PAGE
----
LAMBERTUCCI Sergio Agustin
congresos y reuniones científicas
Weather Affects Competitive Ability in a Guild of Soaring Birds
Congreso; I Worldwide Raptor Conference; 2013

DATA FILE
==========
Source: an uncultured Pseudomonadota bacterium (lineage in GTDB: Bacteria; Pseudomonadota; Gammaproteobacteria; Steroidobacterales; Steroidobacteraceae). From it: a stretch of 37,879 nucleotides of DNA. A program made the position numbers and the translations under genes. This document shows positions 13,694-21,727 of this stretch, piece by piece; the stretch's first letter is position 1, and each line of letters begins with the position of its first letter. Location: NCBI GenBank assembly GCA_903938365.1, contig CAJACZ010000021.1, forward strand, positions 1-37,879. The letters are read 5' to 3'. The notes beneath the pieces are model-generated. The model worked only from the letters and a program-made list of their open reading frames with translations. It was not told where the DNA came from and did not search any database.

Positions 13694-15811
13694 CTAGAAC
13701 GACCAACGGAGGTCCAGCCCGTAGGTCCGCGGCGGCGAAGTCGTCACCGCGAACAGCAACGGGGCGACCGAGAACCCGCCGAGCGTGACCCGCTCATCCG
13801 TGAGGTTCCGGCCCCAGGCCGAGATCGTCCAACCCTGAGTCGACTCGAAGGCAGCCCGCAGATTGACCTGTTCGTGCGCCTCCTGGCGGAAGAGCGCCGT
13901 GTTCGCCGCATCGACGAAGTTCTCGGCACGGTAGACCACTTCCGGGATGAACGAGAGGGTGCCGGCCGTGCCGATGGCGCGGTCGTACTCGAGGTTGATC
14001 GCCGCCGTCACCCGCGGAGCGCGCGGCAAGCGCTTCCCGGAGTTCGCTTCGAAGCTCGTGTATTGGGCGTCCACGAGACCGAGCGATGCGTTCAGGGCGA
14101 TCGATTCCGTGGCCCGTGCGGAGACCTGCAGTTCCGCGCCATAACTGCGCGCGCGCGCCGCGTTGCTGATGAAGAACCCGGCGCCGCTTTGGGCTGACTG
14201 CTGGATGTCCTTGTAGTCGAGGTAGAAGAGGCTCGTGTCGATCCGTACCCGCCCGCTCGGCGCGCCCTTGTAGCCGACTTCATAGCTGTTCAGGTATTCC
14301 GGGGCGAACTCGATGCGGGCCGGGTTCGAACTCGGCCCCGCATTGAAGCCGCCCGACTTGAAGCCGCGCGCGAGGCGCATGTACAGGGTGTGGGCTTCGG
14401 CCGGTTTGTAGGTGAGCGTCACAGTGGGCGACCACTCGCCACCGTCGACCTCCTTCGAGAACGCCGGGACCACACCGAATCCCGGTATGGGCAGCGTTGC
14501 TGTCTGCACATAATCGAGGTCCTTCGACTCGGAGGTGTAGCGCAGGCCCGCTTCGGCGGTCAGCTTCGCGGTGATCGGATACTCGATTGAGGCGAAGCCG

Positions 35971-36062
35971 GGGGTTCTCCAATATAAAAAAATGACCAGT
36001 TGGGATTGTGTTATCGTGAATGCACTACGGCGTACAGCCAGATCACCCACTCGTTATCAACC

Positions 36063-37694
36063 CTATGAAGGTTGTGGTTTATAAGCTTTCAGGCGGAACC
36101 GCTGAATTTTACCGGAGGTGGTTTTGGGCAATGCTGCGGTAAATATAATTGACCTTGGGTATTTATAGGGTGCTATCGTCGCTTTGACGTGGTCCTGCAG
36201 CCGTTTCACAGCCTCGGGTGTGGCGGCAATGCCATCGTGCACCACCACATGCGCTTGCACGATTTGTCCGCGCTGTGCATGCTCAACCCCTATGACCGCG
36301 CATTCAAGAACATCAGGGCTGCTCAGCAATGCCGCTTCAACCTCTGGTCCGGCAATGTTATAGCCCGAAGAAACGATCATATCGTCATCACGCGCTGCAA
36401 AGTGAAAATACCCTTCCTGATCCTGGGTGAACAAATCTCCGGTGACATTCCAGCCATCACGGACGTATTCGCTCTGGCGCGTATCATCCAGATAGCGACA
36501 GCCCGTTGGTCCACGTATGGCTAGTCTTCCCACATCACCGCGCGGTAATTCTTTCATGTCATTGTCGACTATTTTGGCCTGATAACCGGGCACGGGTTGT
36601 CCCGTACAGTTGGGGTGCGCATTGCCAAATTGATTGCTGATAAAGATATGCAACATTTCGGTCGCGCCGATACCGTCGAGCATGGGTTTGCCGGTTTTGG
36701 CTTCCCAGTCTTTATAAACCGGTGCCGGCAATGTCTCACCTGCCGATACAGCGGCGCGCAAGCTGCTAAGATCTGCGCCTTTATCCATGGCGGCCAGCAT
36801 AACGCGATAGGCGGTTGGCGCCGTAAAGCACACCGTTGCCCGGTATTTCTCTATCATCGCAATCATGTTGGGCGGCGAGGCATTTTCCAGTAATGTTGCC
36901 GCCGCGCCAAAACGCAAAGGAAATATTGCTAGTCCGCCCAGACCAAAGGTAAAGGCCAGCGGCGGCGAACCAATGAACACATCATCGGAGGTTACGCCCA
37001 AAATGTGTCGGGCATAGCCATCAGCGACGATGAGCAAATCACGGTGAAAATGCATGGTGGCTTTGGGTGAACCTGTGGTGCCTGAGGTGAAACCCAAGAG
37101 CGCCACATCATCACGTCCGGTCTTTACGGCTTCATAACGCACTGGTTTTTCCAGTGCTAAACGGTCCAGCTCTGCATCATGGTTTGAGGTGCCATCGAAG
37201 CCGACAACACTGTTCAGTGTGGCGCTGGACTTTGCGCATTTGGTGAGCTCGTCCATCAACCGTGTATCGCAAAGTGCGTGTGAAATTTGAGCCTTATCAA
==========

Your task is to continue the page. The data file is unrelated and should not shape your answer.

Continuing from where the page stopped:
Area-use in animals is typically examined in relation to the distribution of food and associated habitat variables. For soaring birds this may be only half the story, as the availability of rising air is a key determinant of the ability of these animals to move. We refer to environmentally driven changes in flight costs as the ?energy landscape? and suggest that this has far-reaching implications for soaring birds, influencing the locations and times where they can operate and the circumstances under which given species may enjoy a competitive advantage. We used aeronautical models to examine this in a guild of New World scavenging birds. Results suggest that movement costs vary according to morphology (specifically wing loading) and weather variables, with Andean Condors (Vultur gryphus) performing better in strong updrafts and moderate to high winds. Spatial trends in meteorological factors seem to confine condors to the mountains (a trend that is borne out in worldwide distributions of condors and other large soaring birds), where they out-compete smaller species. However, both model predictions and carcass observations suggest the competitive ability of soaring birds varies according to meteorological conditions in areas where distributions overlap. This challenges the view that scavenging guilds are structured by fixed patterns of dominance and suggests that competitive ability varies across spatial and temporal scales, which may ultimately be a mechanism promoting diversity among aerial scavengers.